Do you have a new way to decrease animal abuse? The Texas political blog “Grits for Breakfast” recently had an interesting post asking people to come up with innovative ways to cut down on animal abuse. If you’ve got ’em, bark ’em in to blogger Scott Henson. Who knows? Someone might be listening…
What is the “pro-animal” agenda?
I got to visit yesterday with a friend who works for the Humane Society, who mentioned something I found interesting: I enviously observed that it must be a lot easier to advocate for puppies and kittens than for people caught up in the justice system, to which she replied that the Humane Society policy agenda was “boring.” “It’s all enhancements,” she said, “just increasing penalties for animal cruelty, stuff like that.”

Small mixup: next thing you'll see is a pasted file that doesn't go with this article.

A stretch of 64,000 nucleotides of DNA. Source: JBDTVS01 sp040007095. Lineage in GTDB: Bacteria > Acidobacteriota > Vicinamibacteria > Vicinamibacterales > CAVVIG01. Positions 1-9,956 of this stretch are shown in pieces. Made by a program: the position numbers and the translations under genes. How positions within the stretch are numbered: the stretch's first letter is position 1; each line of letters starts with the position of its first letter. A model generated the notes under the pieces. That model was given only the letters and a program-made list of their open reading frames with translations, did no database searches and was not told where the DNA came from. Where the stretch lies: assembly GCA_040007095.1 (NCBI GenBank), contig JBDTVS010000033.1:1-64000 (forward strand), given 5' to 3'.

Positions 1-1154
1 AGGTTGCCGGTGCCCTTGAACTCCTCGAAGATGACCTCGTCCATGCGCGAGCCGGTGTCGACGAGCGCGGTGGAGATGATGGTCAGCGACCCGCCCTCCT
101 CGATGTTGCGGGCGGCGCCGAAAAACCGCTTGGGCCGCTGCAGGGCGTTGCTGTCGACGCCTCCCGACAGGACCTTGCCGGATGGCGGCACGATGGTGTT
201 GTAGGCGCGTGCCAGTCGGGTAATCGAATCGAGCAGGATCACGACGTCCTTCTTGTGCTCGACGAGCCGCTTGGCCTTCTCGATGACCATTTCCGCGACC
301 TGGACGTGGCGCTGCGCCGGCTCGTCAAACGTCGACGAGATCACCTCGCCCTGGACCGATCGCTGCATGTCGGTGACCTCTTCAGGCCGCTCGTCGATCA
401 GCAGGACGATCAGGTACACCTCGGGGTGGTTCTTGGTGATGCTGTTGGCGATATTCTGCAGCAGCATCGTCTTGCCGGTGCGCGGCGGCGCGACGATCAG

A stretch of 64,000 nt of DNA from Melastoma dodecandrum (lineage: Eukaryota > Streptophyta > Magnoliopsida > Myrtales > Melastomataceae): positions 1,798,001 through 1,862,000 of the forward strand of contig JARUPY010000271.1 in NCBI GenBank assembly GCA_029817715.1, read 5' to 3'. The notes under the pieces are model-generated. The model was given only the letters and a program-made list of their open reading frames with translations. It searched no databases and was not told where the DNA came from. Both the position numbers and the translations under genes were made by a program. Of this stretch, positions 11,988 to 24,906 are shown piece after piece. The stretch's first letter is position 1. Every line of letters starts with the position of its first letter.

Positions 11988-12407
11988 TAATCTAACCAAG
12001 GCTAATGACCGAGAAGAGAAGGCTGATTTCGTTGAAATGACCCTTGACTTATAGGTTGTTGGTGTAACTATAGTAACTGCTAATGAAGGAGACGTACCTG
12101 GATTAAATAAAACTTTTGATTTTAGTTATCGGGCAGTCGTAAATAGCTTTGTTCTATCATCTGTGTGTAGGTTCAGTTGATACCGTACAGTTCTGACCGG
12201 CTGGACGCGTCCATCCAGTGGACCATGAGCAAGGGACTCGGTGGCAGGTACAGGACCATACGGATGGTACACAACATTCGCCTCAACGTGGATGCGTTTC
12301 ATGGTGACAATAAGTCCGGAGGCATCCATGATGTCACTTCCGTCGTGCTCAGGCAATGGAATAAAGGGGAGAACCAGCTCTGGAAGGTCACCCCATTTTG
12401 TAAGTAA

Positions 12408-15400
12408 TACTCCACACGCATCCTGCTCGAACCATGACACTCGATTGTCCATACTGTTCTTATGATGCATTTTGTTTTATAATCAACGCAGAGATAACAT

That’s a shame. Nobody is more pro-dog than me (not really a cat person), but it makes little sense to increase penalties for animal cruelty when the current laws go largely unenforced until an animal has already met its untimely demise. If you want to prevent animal cruelty, or investigate allegations thereof, spending greater resources on enforcement on the front end would do a lot more good than punishing the occasional person actually caught more severely.
It shouldn’t be necessary for criminal justice reformers and animal advocates like the Humane Society to be on opposite sides of the political fence. Historically, the knee-jerk, bipartisan first reaction to every social woe is to pass a law against it and increase penalties if the law doesn’t stop it. For many offenses though, like drug use and animal cruelty, that approach has largely failed to stop the behaviors.
So what might a more effective pro-animal political agenda look like that did not focus on increasing criminal penalties?